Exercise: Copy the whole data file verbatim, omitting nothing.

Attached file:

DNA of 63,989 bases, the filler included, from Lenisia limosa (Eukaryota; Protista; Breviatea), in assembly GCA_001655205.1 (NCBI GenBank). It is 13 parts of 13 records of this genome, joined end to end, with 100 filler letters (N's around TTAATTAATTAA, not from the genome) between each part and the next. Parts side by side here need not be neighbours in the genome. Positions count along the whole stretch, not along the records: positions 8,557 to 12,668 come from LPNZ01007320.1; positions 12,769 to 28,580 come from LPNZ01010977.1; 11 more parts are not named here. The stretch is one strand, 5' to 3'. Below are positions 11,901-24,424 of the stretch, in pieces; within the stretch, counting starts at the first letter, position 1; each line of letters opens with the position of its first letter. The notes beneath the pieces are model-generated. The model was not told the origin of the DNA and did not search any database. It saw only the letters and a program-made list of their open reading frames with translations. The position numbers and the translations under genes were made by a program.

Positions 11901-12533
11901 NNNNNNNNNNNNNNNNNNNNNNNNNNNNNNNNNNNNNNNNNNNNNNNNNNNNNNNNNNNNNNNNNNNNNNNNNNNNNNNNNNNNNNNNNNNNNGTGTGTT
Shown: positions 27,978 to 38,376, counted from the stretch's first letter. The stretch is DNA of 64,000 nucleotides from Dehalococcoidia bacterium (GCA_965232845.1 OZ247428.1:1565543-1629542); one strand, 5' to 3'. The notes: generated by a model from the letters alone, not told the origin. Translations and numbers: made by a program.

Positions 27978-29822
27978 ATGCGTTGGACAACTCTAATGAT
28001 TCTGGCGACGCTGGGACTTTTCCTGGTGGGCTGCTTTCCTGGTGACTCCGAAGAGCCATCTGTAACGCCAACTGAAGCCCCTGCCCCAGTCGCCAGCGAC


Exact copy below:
DNA of 63,989 bases, the filler included, from Lenisia limosa (Eukaryota; Protista; Breviatea), in assembly GCA_001655205.1 (NCBI GenBank). It is 13 parts of 13 records of this genome, joined end to end, with 100 filler letters (N's around TTAATTAATTAA, not from the genome) between each part and the next. Parts side by side here need not be neighbours in the genome. Positions count along the whole stretch, not along the records: positions 8,557 to 12,668 come from LPNZ01007320.1; positions 12,769 to 28,580 come from LPNZ01010977.1; 11 more parts are not named here. The stretch is one strand, 5' to 3'. Below are positions 11,901-24,424 of the stretch, in pieces; within the stretch, counting starts at the first letter, position 1; each line of letters opens with the position of its first letter. The notes beneath the pieces are model-generated. The model was not told the origin of the DNA and did not search any database. It saw only the letters and a program-made list of their open reading frames with translations. The position numbers and the translations under genes were made by a program.

Positions 11901-12533
11901 NNNNNNNNNNNNNNNNNNNNNNNNNNNNNNNNNNNNNNNNNNNNNNNNNNNNNNNNNNNNNNNNNNNNNNNNNNNNNNNNNNNNNNNNNNNNNGTGTGTT
Shown: positions 27,978 to 38,376, counted from the stretch's first letter. The stretch is DNA of 64,000 nucleotides from Dehalococcoidia bacterium (GCA_965232845.1 OZ247428.1:1565543-1629542); one strand, 5' to 3'. The notes: generated by a model from the letters alone, not told the origin. Translations and numbers: made by a program.

Positions 27978-29822
27978 ATGCGTTGGACAACTCTAATGAT
28001 TCTGGCGACGCTGGGACTTTTCCTGGTGGGCTGCTTTCCTGGTGACTCCGAAGAGCCATCTGTAACGCCAACTGAAGCCCCTGCCCCAGTCGCCAGCGAC